According to recent news, Comcast is being sued because it is taking advantage of users’ resources to build up its own nationwide Wi-Fi network. Since mid-2013 the company has been updating consumers’ routers by installing new firmware that makes the router partially devoted to the “home-user” network and partially devoted to the “mobile-user” network (a Comcast service named Xfinity WiFi). In fact, the same network infrastructure offers two different kinds of connection: the first one covers a comparatively restricted (local) area and stays under the relative control of the private end-user; the second kind of connection is “shared” between Comcast customers and covers a wider area, compatible with the range of national mobile carriers. In other words: the last mile of data transmission is being made mostly by a group of home based routers (or access points) that offers two different Internet connection services, the local “private” network and the metropolitan “shared” network.
I hope non-Brazilian readers will forgive me, but I could not find a better expression to summarize the current situation of the Brazilian Marco Civil da Internet. “E agora, José?” The expression can be translated into English as “What now, José?”, and is quite popular in Brazil, having its origin in a famous poem by Carlos Drummond de Andrade (1902-1987). Although it might carry different meanings, this expression is mainly used in hard times, when people are challenged by a situation in which desirable or ideal solutions just seem impossible. When puzzled by a conundrum, one might say: “E agora, José?”.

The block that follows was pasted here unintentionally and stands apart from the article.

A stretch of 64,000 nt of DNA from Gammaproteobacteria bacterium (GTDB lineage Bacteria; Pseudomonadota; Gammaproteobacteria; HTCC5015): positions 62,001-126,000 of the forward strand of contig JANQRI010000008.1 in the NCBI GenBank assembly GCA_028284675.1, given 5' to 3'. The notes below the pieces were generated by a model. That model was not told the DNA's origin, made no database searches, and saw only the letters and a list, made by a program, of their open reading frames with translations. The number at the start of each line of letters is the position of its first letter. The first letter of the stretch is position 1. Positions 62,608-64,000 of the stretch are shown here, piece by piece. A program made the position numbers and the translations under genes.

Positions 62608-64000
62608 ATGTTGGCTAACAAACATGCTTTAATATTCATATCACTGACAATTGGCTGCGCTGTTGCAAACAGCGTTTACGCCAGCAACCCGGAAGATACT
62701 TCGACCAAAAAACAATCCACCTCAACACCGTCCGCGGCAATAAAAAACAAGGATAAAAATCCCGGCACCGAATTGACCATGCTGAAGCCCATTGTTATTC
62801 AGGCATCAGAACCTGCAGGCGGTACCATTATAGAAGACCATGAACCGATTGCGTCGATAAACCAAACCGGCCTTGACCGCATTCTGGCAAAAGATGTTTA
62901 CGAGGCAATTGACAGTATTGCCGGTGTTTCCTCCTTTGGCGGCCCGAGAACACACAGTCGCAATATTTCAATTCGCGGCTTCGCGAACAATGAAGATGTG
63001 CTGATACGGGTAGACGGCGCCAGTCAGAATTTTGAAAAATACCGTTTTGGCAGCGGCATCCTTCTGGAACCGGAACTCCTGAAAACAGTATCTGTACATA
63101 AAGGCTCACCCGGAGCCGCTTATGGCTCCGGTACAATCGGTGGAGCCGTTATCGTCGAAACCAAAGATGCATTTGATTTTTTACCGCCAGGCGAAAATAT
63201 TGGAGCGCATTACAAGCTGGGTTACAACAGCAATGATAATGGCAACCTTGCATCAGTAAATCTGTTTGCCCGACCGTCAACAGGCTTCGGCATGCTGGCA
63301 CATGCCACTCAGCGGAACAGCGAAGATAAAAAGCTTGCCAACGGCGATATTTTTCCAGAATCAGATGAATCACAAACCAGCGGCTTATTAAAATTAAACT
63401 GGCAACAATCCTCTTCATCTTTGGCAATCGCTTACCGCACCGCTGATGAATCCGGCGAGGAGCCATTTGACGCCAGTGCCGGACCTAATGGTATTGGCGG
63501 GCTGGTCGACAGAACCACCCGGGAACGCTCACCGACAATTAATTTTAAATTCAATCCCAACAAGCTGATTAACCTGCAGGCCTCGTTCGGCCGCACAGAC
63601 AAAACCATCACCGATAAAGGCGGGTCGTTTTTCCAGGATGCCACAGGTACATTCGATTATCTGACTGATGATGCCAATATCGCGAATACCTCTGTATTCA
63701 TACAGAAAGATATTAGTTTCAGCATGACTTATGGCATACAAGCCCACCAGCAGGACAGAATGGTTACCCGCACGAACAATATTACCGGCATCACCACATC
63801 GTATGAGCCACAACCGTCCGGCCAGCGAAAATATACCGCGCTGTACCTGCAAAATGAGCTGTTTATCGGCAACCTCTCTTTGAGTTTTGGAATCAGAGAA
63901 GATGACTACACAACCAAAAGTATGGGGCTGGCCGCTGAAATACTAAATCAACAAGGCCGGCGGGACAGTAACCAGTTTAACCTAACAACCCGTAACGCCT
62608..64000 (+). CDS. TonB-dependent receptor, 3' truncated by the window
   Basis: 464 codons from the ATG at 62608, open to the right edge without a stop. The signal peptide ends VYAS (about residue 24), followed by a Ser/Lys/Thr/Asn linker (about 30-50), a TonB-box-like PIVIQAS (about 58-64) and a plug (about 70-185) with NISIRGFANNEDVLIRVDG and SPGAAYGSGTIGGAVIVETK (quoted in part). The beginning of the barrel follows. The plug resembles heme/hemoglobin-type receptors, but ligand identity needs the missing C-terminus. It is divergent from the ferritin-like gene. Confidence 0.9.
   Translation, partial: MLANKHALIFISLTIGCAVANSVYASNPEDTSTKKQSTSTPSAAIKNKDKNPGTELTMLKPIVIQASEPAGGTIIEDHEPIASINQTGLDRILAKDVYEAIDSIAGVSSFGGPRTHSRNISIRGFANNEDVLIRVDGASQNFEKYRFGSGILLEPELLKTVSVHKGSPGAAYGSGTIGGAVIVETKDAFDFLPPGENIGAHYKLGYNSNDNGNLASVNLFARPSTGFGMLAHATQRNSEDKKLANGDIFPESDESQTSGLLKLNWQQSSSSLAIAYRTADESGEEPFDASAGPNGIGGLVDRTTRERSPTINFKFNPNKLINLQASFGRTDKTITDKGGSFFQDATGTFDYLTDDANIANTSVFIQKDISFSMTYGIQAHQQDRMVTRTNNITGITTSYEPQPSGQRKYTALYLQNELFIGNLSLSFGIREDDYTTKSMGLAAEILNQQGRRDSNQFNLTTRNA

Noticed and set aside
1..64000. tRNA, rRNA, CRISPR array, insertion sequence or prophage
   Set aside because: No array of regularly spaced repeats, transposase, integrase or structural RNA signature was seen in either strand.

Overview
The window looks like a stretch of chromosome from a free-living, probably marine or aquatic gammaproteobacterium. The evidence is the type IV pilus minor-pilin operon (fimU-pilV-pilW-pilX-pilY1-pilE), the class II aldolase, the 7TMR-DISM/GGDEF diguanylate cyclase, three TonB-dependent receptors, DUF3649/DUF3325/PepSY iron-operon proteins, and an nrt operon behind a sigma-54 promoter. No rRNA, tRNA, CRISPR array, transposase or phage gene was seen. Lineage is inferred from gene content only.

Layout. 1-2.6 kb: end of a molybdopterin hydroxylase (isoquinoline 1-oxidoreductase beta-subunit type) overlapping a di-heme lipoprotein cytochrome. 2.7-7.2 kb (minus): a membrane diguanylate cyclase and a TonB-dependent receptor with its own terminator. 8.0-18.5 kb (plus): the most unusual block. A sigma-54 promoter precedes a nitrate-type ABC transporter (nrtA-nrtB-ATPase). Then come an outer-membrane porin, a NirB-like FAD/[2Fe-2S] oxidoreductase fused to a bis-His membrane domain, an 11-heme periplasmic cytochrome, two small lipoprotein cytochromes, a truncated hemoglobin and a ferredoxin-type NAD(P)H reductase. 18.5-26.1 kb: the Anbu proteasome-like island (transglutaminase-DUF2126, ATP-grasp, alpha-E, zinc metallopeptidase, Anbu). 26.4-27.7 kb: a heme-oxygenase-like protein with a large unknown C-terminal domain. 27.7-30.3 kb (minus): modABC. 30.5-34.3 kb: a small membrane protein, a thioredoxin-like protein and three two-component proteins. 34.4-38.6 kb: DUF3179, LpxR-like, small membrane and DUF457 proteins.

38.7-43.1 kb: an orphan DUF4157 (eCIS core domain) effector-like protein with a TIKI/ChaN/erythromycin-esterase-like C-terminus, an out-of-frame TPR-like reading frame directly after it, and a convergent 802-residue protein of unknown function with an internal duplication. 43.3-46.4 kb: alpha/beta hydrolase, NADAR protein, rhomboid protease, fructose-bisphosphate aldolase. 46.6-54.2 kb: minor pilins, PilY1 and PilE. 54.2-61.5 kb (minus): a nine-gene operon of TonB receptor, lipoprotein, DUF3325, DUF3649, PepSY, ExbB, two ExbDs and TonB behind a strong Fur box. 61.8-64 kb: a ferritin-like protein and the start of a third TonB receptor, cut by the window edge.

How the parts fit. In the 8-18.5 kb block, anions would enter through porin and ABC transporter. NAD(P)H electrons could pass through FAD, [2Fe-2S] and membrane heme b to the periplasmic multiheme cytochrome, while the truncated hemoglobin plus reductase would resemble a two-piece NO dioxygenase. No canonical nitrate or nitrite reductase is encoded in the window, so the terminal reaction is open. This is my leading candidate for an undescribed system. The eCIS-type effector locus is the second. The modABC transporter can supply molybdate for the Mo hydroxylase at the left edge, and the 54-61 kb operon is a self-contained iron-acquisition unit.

Here I will try to explain why I do think that the Marco Civil is facing such a situation. [Read more...]
On the last week of November/2013 the second edition of ESC took place in Rio de Janeiro, Brazil. ESC is the acronym to “Espectro, Sociedade e Comunicação” (Spectrum, Society and Communication); as the name suggests people in this meeting discussed a fair use of the Radio spectrum in order to empower society by the use of a multiple and free mean of communication: the digital radio broadcasting.
Yes, the radio broadcasting is still important in many ways and not only in Brazil. At least since Bertolt Brecht (1898-1956) wrote “Radio as a means of communication” in 1932 there is a struggle related to the right to speak trough the radio waves. Communitarian and unlicensed free radios have been trying to survive despite the efforts from big communication groups to take them down. The radio spectrum scarcity has always been used as technical excuse to keep the communication power concentrated in fewer hands.
But now this picture can be changed in Brazil. [Read more...]